Michelle Obama is on a mission.
The former first lady — in collaboration with the Partnership for a Healthier America and Higher Ground, Michelle and Barack Obama’s production company — seeks to raise funds to distribute 1 million healthy meals to families in need across the U.S.
The effort is part of the Pass the Love w/ Waffles + Mochi campaign, and its next stop is Philly, Obama announced via Twitter on Tuesday.
I’m excited to announce that Philadelphia will be our next partner city for our Pass the Love campaign with @PHAnews! We’ll be distributing healthy meal kits to families soon, and with your support, we can reach even more families in need. Donate at https://t.co/s0WCBvE8HK. pic.twitter.com/vVEugZL1Io
— Michelle Obama (@MichelleObama) July 13, 2021
Parents may recognize Waffles and Mochi as the pair of puppet pals who star in Netflix’s culinary children’s series of the same name alongside Obama.
Starting in August, 5,000 Philadelphia families will receive Pass the Love meal kits created by Genuine Foods with recipes and ingredients inspired by the kids’ show, which debuted in March.
Campaign distributions, expanding on the capacity of local nonprofits to help tackle food insecurity, began earlier this summer in cities like Atlanta and Cleveland.
The hope is that the meal kits — with recipes that are fun, fast, and easy to replicate — expose more families to affordable meal-making and lay the groundwork for better public health.
During the span of four weeks, PHA and Philabundance will distribute 240,000 healthy meals to Philadelphia families experiencing food insecurity.
Since the onset of the coronavirus pandemic, millions more Americans — impacted by illness and job loss — have turned to food banks and anti-hunger nonprofits.
Philadelphia has not been spared with regard to rising food insecurity, officials noted.“Last July, Philabundance had already seen demand increase by 50% to 60% in traditionally food-insecure areas, and was on track to give out an average of 2.25 million pounds of food a month compared to 1.25 million pounds a month prior to the pandemic,” PHA officials said in a press release.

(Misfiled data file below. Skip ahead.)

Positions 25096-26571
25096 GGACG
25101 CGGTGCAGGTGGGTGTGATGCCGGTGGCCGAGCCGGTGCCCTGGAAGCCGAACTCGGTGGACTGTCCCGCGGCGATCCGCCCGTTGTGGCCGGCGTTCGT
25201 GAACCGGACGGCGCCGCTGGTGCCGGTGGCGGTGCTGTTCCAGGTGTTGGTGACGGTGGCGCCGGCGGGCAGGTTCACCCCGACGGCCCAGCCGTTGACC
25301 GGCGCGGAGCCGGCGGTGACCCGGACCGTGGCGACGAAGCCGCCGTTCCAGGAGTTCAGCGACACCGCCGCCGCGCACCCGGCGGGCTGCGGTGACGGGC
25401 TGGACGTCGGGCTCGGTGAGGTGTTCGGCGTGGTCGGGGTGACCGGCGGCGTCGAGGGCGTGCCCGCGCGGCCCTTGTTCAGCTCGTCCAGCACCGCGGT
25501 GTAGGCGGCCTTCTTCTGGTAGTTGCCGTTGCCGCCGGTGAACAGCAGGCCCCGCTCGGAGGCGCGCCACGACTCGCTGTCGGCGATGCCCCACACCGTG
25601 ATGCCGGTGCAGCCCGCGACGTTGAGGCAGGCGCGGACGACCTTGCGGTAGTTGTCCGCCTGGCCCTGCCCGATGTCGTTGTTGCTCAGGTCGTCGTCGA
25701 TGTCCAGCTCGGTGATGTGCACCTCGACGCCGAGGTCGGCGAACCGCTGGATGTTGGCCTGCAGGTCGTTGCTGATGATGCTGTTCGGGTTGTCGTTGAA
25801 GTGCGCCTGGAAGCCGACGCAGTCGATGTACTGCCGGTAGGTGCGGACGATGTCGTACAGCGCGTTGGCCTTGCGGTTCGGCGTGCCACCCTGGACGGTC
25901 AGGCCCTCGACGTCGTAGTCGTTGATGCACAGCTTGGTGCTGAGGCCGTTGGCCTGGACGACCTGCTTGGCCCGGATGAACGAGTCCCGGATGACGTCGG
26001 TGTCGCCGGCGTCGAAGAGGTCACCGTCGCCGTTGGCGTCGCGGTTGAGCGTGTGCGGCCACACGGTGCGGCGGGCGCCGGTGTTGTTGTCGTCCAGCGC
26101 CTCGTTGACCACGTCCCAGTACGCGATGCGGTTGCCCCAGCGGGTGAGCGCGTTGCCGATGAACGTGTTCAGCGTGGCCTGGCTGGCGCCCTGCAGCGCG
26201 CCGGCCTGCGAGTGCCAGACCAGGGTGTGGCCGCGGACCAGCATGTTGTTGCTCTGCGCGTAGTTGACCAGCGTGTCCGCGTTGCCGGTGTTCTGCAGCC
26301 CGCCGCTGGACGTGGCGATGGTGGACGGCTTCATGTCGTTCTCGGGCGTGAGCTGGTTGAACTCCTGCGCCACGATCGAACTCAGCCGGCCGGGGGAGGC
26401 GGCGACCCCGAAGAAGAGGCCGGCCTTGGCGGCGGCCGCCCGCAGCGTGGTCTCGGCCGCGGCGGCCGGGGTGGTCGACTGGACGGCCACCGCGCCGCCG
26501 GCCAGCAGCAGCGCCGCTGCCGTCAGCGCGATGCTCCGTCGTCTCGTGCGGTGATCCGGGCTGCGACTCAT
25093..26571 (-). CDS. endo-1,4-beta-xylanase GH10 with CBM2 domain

Nearly one in five Philadelphians do not have enough healthy food to live a healthy lifestyle, Madeline Bell, president and CEO of the Children’s Hospital of Philadelphia, said in a statement. Of the families that come to CHOP’s emergency department, one-third report being food insecure.
Philabundance’s CEO Loree D. Jones said the campaign “could not come at a better time.”
“It is especially urgent now,” Jones said in a statement, “because of the impact the pandemic has had on both the availability and quality of food for so many in the Philadelphia region — especially children.”
PHA will target communities with the highest levels of childhood poverty, as identified by the Annie E. Casey Foundation.
Through focus groups, surveys, and interviews, CHOP plans to evaluate the program’s success and issue a set of recommendations based on its research.
Those interested in donating to the Pass the Love w/ Waffles + Mochi campaign can do so online.
WHYY is one of over 20 news organizations producing Broke in Philly, a collaborative reporting project on solutions to poverty and the city’s push towards economic justice. Follow us at @BrokeInPhilly.
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